else  lowest_common_ancestor r a b
  17. Josh said

    Solution in Perl: http://pastebin.com/r22zy559

    Boy, do I need to learn Ocaml/F#.

  18. Maurits said

    In the general “binary tree” case (where the tree is not necessarily a search tree) a naive approach is just finding the first common element of two lists:

    ancestors_of_a = …
    ancestors_of_b = …

    most_recent_common_ancestor = first_common_element(ancestors_of_a, ancestors_of_b)

    It would be interesting to see if there is a better algorithm for general binary trees.

  19. My approach focuses on traversing the tree using DFS, saving each node’s path from the root, and then comparing the nodes’ path in order to find the lowest common ancestor. Here’s the Java function that traverses the tree:

        static void traverse(Node node, Stack<Node> stack){
            if(node.getRight() != null)
                traverse(node.getRight(), stack);
            if(node.getLeft() != null)
                traverse(node.getLeft(), stack);
            StringBuilder path = new StringBuilder();
            for(Node n : stack)
                path.append(n).append(" ");

    Here’s the function that finds the lowest common ancestor:

        static String getLowestCommonAncestor(Node m, Node n){
            String longerPath  = (m.getPath().length() > n.getPath().length()) ? m.getPath() : n.getPath();
            String shorterPath = (longerPath.equals(m.getPath())) ? n.getPath() : m.getPath();
            String[] lpElements  = longerPath.split(" ");
            String[] spElements  = shorterPath.split(" ");
            String lowest = "";
            for(int i = 0; i < spElements.length; i++)
                        lowest = spElements[i];
            return lowest;

    The entire implementation can be seen here.

  20. Veer said

    @Maurits : If there exist a efficient algorithm for binary search tree ,
    then same algorithm can be used for any binary tree, just number them accordingly.

  21. Veer said

    This one number the nodes of binary tree and uses Remco Niemeijer’s code (first post)
    to compute the LCA :

  22. Yuushi said

    Here’s a solution in good old fashioned C:

    #include <assert.h>
    #include <stdlib.h>
    #include <stdio.h>
    struct btree {
      int value;
      struct btree *left, *right;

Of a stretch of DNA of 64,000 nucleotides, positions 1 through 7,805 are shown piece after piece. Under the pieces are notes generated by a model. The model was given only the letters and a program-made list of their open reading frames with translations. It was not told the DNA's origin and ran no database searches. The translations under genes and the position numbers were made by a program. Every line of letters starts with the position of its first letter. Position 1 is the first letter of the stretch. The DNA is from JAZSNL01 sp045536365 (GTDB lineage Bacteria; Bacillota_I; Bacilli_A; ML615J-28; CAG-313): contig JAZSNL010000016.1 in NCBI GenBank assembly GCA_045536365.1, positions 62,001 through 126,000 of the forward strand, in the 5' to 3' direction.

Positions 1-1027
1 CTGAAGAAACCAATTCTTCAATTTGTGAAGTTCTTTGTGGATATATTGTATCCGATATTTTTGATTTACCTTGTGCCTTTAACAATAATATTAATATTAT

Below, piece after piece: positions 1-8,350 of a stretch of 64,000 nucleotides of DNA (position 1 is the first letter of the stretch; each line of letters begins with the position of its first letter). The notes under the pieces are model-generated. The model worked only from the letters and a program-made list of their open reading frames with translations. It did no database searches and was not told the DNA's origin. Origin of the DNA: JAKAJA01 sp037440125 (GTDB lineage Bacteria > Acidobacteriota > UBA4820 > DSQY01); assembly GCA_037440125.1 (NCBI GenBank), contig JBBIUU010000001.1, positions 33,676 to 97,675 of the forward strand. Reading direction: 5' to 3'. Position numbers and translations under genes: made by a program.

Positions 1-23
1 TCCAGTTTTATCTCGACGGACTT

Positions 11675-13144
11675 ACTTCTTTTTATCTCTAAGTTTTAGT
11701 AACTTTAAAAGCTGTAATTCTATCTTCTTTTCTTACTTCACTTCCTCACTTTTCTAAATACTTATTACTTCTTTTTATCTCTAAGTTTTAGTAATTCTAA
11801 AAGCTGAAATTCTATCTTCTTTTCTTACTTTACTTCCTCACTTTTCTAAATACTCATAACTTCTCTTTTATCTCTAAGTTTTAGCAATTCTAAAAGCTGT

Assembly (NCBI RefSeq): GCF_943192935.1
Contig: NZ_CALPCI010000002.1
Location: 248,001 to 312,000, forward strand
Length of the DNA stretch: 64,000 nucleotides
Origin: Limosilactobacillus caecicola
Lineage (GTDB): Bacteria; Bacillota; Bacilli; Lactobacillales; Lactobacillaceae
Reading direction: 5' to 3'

void add(struct btree **root, int value);
    struct btree *find_lca(struct btree *root, int m, int n);
    void add(struct btree **root, int value) 
      if(*root == NULL) {
        *root = (struct btree *)malloc(sizeof(struct btree));
        (*root)->left = (*root)->right = NULL;
        (*root)->value = value;
      else if((*root)->value > value) {
        add(&(*root)->left, value);
      else add(&(*root)->right, value); 
    struct btree *find_lca(struct btree *root, int m, int n)
      if(m <= root->value && n >= root->value) {
        return root;
      else if(m < root->value && n < root->value) {
        return find_lca(root->left, m, n);
      else return find_lca(root->right, m, n);
    int main(void)
      struct btree *root = NULL;
      struct btree *lca = NULL;
      add(&root, 8);
      add(&root, 3);
      add(&root, 10);
      add(&root, 1);
      add(&root, 6);
      add(&root, 14);
      add(&root, 4);
      add(&root, 7);
      add(&root, 13);
      lca = find_lca(root, 4, 7);
      assert(lca->value == 6);
      lca = find_lca(root, 4, 10);
      assert(lca->value == 8);
      lca = find_lca(root, 1, 4);
      assert(lca->value == 3);
      lca = find_lca(root, 1, 3);
      assert(lca->value == 3);
      lca = find_lca(root, 3, 6);
      assert(lca->value == 3);
      return 0;
  23. Mike said

    Python version that subclasses the list built-in type, and adds ‘insert’ and ‘lca’ methods.

    Items are stored in the list such that for any self[ndx], self[2*ndx+1] is the root of the left subtree (items self[ndx]).

    class Bar(list):
        def __init__(self, item=None):
            list.__init__(self, (item, ))
        def insert(self, item):
            ndx = 0
            while self[ndx] is not None:
                ndx = 2*ndx + (1 if item < self[ndx] else 2)
                if ndx >= len(self):
                    self.extend([None]*(ndx - len(self) + 1))
            self[ndx] = item
        def lca(self, lesser, bigger):
            ndx = 0
            while ndx < len(self) and not (lesser <= self[ndx] <= bigger):
                ndx = 2*ndx + (1 if bigger < self[ndx] else 2)
    	return self[ndx] if ndx < len(self) else None
  24. Mike said

    Oops. Tried using < and > symbols in the test.

    Anyway, for an item at index n, the left/right subtrees are rooted at 2n+1 and 2n+2, respectively.

  25. Mike said

    Given the same list structure in my previous post, the following lca()-function finds the lowest common ancestor for any two nodes regardless of whether the items in the tree are sorted, i.e., for any binary tree. The only requirement is that for an item at list[n], the two children are at list[2n+1] and list[2n+2].

    def lca(self, item1, item2):
        ndx1 = y.index(item1)
        ndx2 = y.index(item2)
        while ndx1 != ndx2:
            if ndx1 > ndx2:
                ndx1 = (ndx1 - 1)/2
                ndx2 = (ndx2 - 1)/2
        return self[ndx1]
  26. [...] Yet another PP challenge piqued my interest. Here’s the problem statement: [...]